Next February’s Galway International Rally is switching back to a two-day itineritinerary, organisers of the closed-road event have announced.
Sponsored once again by Corrib Oils – a deal that has been in place since 2016 – Irish rallying’s traditional curtain raiser will also be the opening round of the Irish Tarmac Rally Championship.
Having adopted a one-day format in 2019 and again last season, Galway Motor Club says running the event over a Saturday and Sunday has attracted “a lot of support from within the club”.
“The 2022 Corrib Oil Galway International Rally will take place on the 5 and 6 February and the action for the 15-stage, two-day event is centred on the town of Loughrea with short road sections between the stages,” read a club statement.
“It will, as usual, be the opening round of next season’s Irish Tarmac Rally Championship, and the second round of the Irish Tarmac Historic Rally Championship,” it added.
The Connacht Hotel has been confirmed as the rally’s new HQ, with Aiden Connolly and Gary Leonard taking on Clerk of the Course and deputy Clerk of the Course responsibilities respectively.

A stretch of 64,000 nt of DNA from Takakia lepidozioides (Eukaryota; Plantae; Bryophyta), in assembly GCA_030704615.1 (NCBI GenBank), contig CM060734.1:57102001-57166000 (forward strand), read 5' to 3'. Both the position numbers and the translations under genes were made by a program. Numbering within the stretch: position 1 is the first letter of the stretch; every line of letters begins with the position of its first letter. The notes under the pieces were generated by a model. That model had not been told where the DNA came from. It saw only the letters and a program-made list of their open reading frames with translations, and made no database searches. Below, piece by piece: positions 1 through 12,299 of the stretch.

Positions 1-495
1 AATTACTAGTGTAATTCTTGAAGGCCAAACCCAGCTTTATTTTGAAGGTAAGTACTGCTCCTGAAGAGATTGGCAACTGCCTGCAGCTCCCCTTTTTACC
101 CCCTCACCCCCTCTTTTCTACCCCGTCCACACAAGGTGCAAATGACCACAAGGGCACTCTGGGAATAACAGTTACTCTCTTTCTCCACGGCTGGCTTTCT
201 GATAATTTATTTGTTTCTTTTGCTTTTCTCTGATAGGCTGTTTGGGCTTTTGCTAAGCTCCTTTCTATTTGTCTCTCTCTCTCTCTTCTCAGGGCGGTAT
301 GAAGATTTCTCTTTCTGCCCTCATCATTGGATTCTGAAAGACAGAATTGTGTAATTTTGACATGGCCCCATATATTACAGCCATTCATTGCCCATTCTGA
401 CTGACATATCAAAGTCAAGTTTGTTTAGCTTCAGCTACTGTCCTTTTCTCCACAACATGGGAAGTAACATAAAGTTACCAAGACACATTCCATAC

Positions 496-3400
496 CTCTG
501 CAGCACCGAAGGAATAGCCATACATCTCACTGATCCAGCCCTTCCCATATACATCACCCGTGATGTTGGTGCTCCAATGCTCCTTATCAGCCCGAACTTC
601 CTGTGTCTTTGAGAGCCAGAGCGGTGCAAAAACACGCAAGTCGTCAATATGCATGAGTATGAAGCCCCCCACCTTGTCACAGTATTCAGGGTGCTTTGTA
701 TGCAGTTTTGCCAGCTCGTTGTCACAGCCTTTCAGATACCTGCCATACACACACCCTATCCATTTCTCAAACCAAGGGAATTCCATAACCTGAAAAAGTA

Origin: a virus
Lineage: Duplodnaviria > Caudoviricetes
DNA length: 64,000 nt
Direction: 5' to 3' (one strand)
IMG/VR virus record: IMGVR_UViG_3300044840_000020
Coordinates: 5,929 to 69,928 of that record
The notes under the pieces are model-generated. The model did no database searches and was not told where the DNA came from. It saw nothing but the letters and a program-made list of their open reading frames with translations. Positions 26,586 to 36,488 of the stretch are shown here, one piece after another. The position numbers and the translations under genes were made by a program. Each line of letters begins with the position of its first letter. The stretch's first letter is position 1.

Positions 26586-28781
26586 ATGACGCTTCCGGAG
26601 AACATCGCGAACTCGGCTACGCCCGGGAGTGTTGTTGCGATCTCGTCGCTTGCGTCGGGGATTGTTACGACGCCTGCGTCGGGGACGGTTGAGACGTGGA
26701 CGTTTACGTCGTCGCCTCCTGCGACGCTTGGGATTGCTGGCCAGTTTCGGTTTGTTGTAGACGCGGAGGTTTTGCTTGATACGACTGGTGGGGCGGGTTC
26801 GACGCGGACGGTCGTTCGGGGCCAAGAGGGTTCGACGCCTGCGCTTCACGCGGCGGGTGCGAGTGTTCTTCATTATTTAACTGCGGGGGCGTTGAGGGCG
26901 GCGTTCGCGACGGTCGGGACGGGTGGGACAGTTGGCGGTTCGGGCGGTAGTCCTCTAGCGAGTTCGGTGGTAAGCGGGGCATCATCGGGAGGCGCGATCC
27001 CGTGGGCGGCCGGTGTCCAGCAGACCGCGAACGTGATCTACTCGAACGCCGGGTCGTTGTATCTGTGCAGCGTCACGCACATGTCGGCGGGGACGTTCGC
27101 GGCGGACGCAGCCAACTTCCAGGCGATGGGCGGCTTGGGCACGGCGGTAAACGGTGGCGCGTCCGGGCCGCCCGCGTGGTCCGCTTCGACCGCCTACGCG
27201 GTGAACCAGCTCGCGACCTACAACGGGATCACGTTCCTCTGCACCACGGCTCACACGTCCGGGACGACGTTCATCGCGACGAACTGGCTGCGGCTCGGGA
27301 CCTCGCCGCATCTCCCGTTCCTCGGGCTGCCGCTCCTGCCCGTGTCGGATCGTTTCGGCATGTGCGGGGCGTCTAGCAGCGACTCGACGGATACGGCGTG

The past few years have been less than straightforward for the Galway International Rally, which has former Irish Tarmac champions Garry Jennings, Donagh Kelly, Eugene Donnelly and the late Frank Meagher among its winners.
Double World Rally champion Marcus Gronholm was also victorious at it back in 2007 during his M-Sport Ford days; he travelled across specially as the seat time proved particularly useful prior to Rally Ireland eight months later.
In November 2017, it was confirmed the West Coast meeting would not run in 2018, with a “lack of finances” cited as the key reason. It was the first time since 1971 that had happened.
The 2019 event was initially planned as a two-legged competition only for it to be scaled back to a one-day meeting. Comprising 10 special stages, the decision followed consultation with teams, drivers and co-drivers.
And on this the event’s fiftieth anniversary year, it had to be cancelled due to the COVID-19 pandemic.